The Cold War has ended, but a reliable report reveals a plot that could throw the Far East into turmoil. Burke Hill, clandestine director for a Washington PR firm that's a CIA spinoff, is tasked to find the truth about a secret agreement for Israel to help South Korea develop nuclear weapons. This follows the new Seoul government's request that all U.S. troops be withdrawn. Further complicating the situation, a bomb decimates the North Korean leadership in Pyongyang. As Hill soon discovers, a nuclear test is scheduled in a few months. He finds a diligent Seoul Metropolitan Police detective investigating a series of murders he believes are targeted at civilian leaders who favor close cooperation with America. And Captain Yun Yu-sop has identified a ruthless Korean assassin who targets anyone who stands in the way, including himself and Burke Hill.


The First Review


Best known for a series of mystery novels, Chester Campbell has returned to an earlier love with this, the second of a new series of espionage thrillers.

The novel is an intriguing ride spread across a broad canvass, including episodes in the U.S., Europe, North and South Korea and Thailand. A unique twist that initially gave me pause was casting South Koreans rather than the North as villains. As you read, you'll realize the brilliance of that ploy.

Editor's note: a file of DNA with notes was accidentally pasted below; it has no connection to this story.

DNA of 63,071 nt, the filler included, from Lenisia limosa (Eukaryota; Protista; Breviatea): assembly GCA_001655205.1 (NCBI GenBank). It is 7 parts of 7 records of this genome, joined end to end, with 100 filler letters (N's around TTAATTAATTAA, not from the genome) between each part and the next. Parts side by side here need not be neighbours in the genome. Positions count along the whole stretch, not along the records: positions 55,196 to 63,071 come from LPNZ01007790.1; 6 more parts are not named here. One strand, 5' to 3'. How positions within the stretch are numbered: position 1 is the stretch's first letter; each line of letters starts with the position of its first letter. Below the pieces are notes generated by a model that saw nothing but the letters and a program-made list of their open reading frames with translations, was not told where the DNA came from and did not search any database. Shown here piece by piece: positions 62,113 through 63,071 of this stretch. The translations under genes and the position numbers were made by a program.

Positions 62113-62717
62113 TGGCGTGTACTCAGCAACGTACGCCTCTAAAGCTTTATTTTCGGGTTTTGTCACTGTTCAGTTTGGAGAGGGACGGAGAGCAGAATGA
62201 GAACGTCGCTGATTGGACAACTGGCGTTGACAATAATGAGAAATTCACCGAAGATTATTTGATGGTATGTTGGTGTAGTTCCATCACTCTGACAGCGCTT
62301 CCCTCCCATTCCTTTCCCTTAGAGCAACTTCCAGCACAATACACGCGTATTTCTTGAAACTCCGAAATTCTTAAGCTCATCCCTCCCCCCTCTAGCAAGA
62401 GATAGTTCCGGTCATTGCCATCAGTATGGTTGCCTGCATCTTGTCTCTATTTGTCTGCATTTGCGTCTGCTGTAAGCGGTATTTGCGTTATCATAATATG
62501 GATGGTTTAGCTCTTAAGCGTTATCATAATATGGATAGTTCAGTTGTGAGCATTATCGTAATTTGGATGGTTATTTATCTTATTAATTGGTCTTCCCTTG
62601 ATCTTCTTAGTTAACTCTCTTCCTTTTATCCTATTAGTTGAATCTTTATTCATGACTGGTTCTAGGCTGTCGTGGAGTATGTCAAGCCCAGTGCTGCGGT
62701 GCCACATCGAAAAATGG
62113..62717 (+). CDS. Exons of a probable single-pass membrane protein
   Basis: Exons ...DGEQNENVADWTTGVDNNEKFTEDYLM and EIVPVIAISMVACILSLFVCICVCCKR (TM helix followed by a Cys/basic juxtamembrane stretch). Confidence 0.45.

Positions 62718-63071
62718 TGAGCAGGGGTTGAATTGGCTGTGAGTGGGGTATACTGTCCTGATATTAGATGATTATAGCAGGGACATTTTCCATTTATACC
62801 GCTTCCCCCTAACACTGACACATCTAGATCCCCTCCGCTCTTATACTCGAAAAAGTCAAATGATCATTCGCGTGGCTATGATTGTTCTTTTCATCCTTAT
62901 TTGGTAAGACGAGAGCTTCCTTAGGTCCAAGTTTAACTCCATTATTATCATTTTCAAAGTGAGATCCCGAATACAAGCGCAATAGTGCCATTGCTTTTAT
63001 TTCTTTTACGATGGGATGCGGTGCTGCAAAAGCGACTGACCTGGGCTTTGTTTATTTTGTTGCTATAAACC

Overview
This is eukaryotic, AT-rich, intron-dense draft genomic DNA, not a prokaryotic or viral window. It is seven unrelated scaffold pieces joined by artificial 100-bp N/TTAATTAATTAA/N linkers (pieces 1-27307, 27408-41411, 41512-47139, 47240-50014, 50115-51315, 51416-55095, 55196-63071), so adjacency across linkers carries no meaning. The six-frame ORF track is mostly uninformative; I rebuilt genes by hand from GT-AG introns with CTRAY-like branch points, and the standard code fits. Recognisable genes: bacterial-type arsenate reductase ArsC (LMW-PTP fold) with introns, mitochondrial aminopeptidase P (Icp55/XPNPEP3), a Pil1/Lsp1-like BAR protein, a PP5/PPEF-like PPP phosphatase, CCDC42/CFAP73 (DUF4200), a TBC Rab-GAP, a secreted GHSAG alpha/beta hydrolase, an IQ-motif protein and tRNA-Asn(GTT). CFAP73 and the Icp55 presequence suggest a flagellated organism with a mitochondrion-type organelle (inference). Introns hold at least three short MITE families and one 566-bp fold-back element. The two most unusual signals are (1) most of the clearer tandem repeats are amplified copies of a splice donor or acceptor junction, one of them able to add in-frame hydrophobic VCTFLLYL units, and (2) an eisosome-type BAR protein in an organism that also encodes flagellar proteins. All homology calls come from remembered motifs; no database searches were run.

One issue that could be distracting for some readers is the large cast of characters, many of them with significant roles in the story. To help alleviate confusion, Campbell has included a list of the major characters and their roles.

The story focuses primarily on two of these characters, Burke Hill, who was protagonist of the first of this series, and Capt. Yun Yu-sop, a homicide detective with the Seoul Metropolitan Police. They team up after Hill, clandestine director of a CIA spinoff, arrives in Seoul to investigate mysterious activities of the South Korean government which threaten stability of the entire Pacific region. Yun, who I personally found the more interesting of the two characters, is on the trail of an assassin when he meets Burke. Neither is immediately aware of how their investigations connect.

Providing a human aspect often missing from this type of thriller is Hill's plight in being separated by duty from his pregnant wife when she is nearing delivery of their child.

The word poksu of the title (loosely interpreted as vengeance) has a double meaning in the story, though that doesn't become apparent till near the end. The novel is well researched, revealing interesting details of Korean history and culture. Those insights were gained in part by his own visits to the Land of the Morning Calm in the 1950s and again in the 1980s. As one who also lived and worked in South Korea, I recognized many of the places and scenes he describes.

While the plot may seem far-fetched, experience should tell us anything is possible these days. Campbell's tale is well-drawn with richly defined characters, enough action to satisfy even the most jaded of readers and an absorbing plot. Highly recommended.


     By John R. Lindermuth, author of Practice To Deceive



The Poksu Conspiracy



Published by

Night Shadows Press


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